How to Choose a Power Meter
Previously, I introduced the concept of power training – that is, training using a power meter, not just really hard training! If you are interested in trying this out, the first thing you will need is, of course, a power meter. This article will tell you how to choose a power meter that will work the best for you.
There are two major classes of power meters – those that ‘directly’ measure power, and those that indirectly measure it. Direct-measure power meters use tiny things called strain gauges to measure microscopic bending in various components on your bike. Indirect meters generally take a bunch of measurements of speed, wind direction, wind speed, etc. and try to ‘guess’ your power based on these numbers. If you want to use a power meter for serious training, you don’t want an indirect-measure power meter – they simply aren’t accurate enough to be useful. Of the direct-measure power meters, there are three main types, which I discuss below.
These power meters are integrated into the rear hub of a wheel. They measure power by measuring deflection in the rear hub. The most popular version is made by a company called PowerTap and the cheapest version of their ‘power hub’ retails for about $800. Of course, you have to get that hub attached to a wheel – either replacing your current hub, or getting a whole new wheel built up, which will push up that cost.
By placing the power meter in a wheel, you can switch your power meter between different bikes very easily. Of course, if you have more than one set of wheels for your bike, it is going to very quickly get very expensive to always have a power meter available. Most people who only invest in one power hub will attach it to their typical training wheels, but if you race on a different set of wheels, you lose the benefit of power readings while racing, which is one of the big advantages of power training.
There are a few different power meters that measure power based on readings from the crank area of the bike. Quarq and SRM make power meters that integrate with the bottom bracket and crank, while Stages offers a model that is attached to your crankarm. The Quarq/SRM models are on the very high end of the price and quality spectrum, at $1500 and $2000 for the base models of each, respectively, which Stages is currently the most affordable power meter of this bunch at $700.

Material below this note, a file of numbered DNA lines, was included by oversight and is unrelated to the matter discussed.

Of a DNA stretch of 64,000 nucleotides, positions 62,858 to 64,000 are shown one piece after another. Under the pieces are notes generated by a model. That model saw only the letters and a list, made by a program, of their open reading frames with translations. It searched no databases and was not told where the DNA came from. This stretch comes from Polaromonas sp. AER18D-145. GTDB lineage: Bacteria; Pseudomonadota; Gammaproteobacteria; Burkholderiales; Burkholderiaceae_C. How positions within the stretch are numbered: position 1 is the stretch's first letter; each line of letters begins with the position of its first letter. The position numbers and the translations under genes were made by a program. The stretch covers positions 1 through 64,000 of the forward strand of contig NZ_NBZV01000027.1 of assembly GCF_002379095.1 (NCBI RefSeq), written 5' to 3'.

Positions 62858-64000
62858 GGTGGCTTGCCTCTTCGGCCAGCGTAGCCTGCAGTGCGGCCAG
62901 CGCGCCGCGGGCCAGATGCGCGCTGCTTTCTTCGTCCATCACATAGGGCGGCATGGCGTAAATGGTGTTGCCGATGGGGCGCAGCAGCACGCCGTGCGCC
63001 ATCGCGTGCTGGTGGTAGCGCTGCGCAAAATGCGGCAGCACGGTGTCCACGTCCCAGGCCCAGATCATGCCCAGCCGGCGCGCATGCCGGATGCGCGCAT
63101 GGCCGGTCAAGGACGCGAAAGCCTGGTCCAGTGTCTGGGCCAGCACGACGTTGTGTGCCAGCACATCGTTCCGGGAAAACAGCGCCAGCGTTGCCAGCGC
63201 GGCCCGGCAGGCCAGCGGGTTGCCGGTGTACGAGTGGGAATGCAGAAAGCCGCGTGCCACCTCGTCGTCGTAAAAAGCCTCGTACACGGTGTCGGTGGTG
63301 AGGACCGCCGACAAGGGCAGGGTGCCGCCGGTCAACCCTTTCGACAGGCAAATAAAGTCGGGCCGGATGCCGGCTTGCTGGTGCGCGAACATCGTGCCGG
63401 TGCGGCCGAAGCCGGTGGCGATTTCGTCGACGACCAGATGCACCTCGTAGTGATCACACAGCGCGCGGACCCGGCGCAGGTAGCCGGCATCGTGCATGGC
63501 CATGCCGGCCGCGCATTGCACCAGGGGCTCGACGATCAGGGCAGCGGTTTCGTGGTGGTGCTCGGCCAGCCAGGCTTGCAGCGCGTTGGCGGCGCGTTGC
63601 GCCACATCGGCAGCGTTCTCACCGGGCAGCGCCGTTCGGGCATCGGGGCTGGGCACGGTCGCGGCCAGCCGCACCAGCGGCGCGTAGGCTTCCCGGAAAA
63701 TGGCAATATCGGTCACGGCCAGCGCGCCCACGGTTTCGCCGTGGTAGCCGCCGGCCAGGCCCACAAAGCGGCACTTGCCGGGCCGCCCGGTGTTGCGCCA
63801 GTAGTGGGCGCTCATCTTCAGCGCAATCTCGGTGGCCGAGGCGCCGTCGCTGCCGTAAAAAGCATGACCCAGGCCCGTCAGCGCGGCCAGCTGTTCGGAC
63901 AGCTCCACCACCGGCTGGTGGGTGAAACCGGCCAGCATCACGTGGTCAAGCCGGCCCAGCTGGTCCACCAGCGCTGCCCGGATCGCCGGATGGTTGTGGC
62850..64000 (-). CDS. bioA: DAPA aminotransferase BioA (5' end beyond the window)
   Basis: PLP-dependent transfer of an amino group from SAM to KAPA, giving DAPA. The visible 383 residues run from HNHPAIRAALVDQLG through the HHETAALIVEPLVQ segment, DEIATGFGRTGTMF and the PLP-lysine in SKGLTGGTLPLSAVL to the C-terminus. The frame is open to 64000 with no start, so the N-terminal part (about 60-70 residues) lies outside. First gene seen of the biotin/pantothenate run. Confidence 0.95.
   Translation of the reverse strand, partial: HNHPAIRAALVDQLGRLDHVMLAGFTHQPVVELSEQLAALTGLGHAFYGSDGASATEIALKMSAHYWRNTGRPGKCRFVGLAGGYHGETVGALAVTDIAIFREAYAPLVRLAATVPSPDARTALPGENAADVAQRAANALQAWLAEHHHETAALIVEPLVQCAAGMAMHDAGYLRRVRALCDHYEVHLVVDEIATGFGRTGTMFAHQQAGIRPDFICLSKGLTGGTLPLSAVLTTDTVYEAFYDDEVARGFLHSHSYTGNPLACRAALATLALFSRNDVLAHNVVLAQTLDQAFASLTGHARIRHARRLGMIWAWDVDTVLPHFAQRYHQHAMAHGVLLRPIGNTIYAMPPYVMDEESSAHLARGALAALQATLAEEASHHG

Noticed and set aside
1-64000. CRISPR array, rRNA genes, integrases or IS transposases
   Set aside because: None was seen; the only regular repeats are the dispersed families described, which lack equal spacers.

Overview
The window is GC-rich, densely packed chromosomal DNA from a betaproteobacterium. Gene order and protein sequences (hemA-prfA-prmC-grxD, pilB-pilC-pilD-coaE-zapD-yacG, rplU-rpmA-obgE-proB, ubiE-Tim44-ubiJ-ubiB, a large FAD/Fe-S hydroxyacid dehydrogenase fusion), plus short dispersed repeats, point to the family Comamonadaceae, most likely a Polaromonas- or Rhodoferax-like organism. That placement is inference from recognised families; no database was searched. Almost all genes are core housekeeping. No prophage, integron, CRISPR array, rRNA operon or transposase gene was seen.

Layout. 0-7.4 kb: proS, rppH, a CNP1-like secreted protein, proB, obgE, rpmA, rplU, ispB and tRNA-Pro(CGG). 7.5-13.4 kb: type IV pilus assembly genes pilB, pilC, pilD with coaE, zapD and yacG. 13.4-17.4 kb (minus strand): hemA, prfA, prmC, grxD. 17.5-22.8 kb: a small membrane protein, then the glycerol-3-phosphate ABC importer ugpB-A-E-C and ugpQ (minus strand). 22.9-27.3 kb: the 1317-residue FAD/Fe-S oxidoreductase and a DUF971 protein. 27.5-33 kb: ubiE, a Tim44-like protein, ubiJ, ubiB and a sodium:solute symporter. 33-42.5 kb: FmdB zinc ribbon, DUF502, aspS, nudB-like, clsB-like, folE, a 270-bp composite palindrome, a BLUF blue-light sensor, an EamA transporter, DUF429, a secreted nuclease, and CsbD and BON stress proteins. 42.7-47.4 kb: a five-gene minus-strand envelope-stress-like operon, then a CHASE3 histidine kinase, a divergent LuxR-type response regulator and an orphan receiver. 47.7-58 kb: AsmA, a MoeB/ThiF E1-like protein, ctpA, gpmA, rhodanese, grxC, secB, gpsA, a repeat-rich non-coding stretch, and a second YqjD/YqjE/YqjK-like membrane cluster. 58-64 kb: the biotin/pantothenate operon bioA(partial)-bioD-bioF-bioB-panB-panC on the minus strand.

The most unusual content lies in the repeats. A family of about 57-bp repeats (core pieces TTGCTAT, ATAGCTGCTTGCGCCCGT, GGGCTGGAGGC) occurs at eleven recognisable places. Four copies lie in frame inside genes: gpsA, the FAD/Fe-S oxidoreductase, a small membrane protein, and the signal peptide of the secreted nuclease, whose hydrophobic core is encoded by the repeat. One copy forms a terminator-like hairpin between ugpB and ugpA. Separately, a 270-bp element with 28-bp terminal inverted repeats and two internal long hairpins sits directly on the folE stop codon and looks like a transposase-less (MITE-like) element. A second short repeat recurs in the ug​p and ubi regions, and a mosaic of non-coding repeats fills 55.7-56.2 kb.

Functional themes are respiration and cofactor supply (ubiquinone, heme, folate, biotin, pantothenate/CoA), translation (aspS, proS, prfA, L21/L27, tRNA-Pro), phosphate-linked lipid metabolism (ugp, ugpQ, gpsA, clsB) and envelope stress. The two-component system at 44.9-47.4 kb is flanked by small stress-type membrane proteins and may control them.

These type of power meters allow you to use any kind of wheel you want, which a lot of people find valuable, however moving the unit from one bike to another is not something you would want to do very often – requiring completely removing and reinstalling the cranks and bottom bracket AND recalibrating the device. The Stages Power Meter is a bit easier to swap around, since it is only attached to your non-drive side crank arm.
Recently, the bicycle world has seen a surge of pedal-based power meters. These units claim to offer the same precision as crank or wheel based units, but with far greater flexibility of use – all you have to do to is switch out a pedal to move your power meter, and you can use whatever wheels you desire. Both Garmin and Look have pedal-based power meters available currently, and while a lot of people thought this technology would provide more affordable power meters, it hasn’t panned out that way – Look’s model costs $2500 and Garmin’s is a slightly more palatable $1700.
Still, the flexibility to use this one power meter on any road bike you own, with whatever wheels you want means you only need one of these, instead of potentially being forced to by multiple models of the other types. As these type of power meters are fairly new on the market, there are likely to be some issues to work out, and prices will (hopefully) come down as the technology matures.
So which one should you get? My number one recommendation would be the Stages Power Meter if you are just starting out with power training. It is cheap, reliable, and can be used with multiple wheels easily, and multiple bikes without a huge hassle. You won’t get quite the level of detail in your data as you will get with some of the more expensive systems, but until you are more familiar with power training, you won’t know what to do with all that information anyways. As you advance in your training, you can always upgrade if you feel it would help. Good luck!